Should I test all setters and getters? What about testing code that I don’t own? Should I use pure TDD without skipping any steps?
The short answer is: Yes.
But the long answer is: Yes, you should.
We shouldn’t set any limit to quality, we should always strive to get perfect each line of code and build 100% bug-free software solutions.
You may feel uncomfortable with these answers.
You’re right, it’s almost impossible to achieve these things.
But, what if I ask you how much money you would like to have? Or how much happiness or love you want in your life?
Is there a limit to such things?
We can often find these silly questions crop up in software projects when your boss asks you how much time you need to complete a particular feature.
What would your answer be?
You can tell her that you need to analyze similar features previously developed in order to give a more accurate answer.
However, the answer should be: “I need all the time in the world”.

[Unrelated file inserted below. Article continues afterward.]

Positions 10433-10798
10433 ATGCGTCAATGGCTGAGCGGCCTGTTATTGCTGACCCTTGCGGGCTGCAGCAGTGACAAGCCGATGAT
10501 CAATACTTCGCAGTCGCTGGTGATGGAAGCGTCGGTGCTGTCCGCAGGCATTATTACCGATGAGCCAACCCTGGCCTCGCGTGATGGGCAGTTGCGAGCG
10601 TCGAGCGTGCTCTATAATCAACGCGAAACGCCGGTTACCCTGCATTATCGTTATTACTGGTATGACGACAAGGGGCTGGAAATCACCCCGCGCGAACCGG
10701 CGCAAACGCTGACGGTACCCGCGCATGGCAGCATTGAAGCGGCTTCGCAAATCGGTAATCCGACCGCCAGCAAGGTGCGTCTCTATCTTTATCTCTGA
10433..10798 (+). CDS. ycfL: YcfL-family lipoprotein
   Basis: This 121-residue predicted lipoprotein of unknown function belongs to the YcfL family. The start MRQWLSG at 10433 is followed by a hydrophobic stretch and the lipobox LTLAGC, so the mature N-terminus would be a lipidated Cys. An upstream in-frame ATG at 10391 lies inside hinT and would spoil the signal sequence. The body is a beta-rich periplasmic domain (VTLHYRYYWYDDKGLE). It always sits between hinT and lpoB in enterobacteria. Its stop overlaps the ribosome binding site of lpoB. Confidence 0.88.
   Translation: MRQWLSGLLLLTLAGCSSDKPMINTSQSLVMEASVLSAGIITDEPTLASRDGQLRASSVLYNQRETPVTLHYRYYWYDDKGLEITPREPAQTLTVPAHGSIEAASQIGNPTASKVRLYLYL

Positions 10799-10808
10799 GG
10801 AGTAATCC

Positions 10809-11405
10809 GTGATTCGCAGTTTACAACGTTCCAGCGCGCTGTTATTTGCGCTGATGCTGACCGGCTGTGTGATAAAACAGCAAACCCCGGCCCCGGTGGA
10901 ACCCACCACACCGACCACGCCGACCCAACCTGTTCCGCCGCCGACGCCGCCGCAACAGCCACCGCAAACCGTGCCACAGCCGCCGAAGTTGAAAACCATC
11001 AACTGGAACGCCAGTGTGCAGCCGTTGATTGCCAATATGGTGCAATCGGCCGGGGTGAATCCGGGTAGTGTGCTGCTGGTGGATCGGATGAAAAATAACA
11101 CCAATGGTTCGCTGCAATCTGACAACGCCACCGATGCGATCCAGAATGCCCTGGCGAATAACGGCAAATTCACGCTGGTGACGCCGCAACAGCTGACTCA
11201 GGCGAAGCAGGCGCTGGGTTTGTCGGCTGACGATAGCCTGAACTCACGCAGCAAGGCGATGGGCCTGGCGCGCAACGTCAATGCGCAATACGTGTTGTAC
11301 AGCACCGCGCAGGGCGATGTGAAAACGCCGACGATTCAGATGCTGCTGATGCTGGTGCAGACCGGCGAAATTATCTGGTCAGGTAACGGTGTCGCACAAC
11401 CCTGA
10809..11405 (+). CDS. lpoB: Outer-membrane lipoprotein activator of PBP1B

Then, she will probably tell you: “I’ll give you 3 months”.
So, should you then test getters and setters?
You must test them. But, you may also choose not to.
The fact that we ask these questions of ourselves or of others means that we’re looking for an answer that allows us to not commit on something. Or that makes other people commit.
When a boss asks us how much time we need to finish something, he or she is trying to make us commit to the project schedule.
When we ask on the internet if we should have 100% coverage, truthfully, we are looking for an answer that tells us we don’t need to – or that we only need 80% coverage.
There’s always a fight between dogmatic and pragmatic people. If you’re a dogmatic developer you probably follow a TDD process without skipping any steps.
If you are a pragmatic developer you probably have your own version of TDD in which you simply skip some steps because you think they are not necessary.
Both approaches are okay. You can use TDD and skip steps. Or you can have only 80% test coverage. As long as you keep in mind that we should not set any limit on quality just because that means more work for you.
I believe limits on quality should only be set by situations we can’t control.